Flexibility without standard in Brazil exploded cases of Covid-19


Economic recovery was uncoordinated in 73% of the cities, and those who opened earlier damaged the isolated

A month after scenes of chaos in public health in countries like Italy and Spain shocked the world, the coronavirus arrived in Brazil. Since the 15th of March, the growth of cases has led most municipalities in the country to adopt social isolation, with the closing of businesses considered non-essential. But, just a few weeks after the rules were tightened to contain the transmission of the virus, part of the city halls across the country eased this closure of economic activities, an effect considered disastrous, according to infectologists, to slow the progress of the pandemic.

In the Triângulo Mineiro, a small municipality exemplifies this behavior in the country. With no registered case of Covid-19, this city allowed the reopening of restaurants, clothing stores and stationery stores a few days after a decree restricted these activities. Currently, the municipality, with 26,185 inhabitants, accounts for almost 600 infections and more than ten deaths due to the coronavirus.

According to a study by the University of Oxford, in the United Kingdom, this easing, considered early, also led to an explosion of cases in the country and, consequently, to the uncontrolled pandemic. In addition, an unprecedented survey, based on data collected by the National Confederation of Municipalities (CNM), pointed out that the reopening of economic activities was disorganized throughout Brazil – not even neighboring cities made similar decisions.

For the director of the Center for Brazilian Studies at Oxford, Andreza Aruska de Souza Santos, despite the fact that the restriction measures started in practically the same period in Brazilian cities, flexibilization did not follow this same pace. “What happened was that there was not a key moment when cities started to relax. This started in late March and continued until July, ”he added.

In the accounts

In most of the 4,061 Brazilian municipalities surveyed – 73% of this total – the reopening of trade took place before the control of the pandemic. “In 89.5% of the locations that started to register at least 20 cases per day, the reopening of activities was before the peak”, emphasizes Andreza Santos.

Another point that influenced the progress of the disease, according to the researcher, was society’s adherence to social isolation. “The flexibility of the measures was not always related to the reduction of confirmed cases, nor was it coordinated between neighboring cities. The borders of the municipalities are porous, and those that maintain strict social distance policies may face an increasing number of cases because of external decisions, ”concluded the study.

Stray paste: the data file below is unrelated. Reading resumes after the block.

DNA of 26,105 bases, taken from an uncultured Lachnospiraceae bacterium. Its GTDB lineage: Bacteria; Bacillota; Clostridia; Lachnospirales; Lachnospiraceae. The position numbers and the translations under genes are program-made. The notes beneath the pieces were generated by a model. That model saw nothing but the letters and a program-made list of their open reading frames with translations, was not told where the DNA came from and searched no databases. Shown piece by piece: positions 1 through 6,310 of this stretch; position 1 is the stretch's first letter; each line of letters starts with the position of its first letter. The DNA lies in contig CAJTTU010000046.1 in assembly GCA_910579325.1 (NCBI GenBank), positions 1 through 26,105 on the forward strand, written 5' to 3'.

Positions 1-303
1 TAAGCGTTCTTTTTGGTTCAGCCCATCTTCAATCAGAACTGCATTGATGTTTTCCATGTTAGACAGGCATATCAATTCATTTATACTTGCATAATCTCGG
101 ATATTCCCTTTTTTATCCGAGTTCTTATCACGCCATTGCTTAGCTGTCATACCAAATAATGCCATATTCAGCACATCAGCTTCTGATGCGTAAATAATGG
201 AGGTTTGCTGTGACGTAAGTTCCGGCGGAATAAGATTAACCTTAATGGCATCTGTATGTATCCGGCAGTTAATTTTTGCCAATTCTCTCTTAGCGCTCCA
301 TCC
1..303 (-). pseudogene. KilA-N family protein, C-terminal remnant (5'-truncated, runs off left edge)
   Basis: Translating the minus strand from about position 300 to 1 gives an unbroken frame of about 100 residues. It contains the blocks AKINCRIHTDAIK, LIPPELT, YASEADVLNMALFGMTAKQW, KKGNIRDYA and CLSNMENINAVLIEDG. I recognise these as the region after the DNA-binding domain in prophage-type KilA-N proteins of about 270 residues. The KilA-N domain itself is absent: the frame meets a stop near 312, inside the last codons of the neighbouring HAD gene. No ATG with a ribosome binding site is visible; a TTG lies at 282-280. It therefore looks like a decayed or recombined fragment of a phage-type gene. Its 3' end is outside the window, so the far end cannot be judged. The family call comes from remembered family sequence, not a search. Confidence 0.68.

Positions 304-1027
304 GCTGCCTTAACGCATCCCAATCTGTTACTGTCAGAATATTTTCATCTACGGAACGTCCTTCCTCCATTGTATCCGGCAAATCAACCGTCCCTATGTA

Without cases, opening was pressed

For the consultant in the area of ​​technical studies at CNM, Eduardo Stranz, it was precisely in cities with no records of Covid-19 infections that mayors ended up under the greatest pressure to reopen non-essential trade at the beginning of the pandemic. “After two, three weeks with no infected people, people started to question why the establishments are still closed. Society itself put pressure on the public manager to relax. And they started to happen randomly, without much relation to the number of cases ”, he explained.

He recalls that, as part of the population began to lose their jobs in capitals and metropolitan regions, the alternative for many was to return to the interior. “This caused the virus to be taken to these cities as well. Resumption of activities is a much more complex and difficult to coordinate process. Even today, not even the big cities know when to open, and it stays there. Nobody has a recipe for this issue ”, he concluded.

Examples from other countries did not work

According to the professor at Unicamp and consultant to the Brazilian Society of Infectiousness Raquel Stucchi, the Oxford study reveals a lack of national coordination to guide the decisions of municipalities – the situation led the Supreme Court (STF) to give autonomy to cities and states in regarding measures to combat Covid-19. “This lack of coordination extended to the States, many had an outbreak of the disease and are still resistant to taking restrictive measures,” he argued.

The specialist also cites as a difficulty the continental extension of Brazil, with differences between each region. “It would not be possible to do here what New Zealand did, which had a single rule adopted across the country. But we are unable to understand the seriousness of the pandemic and we refuse to learn from what Europe has taught us ”, he concluded.


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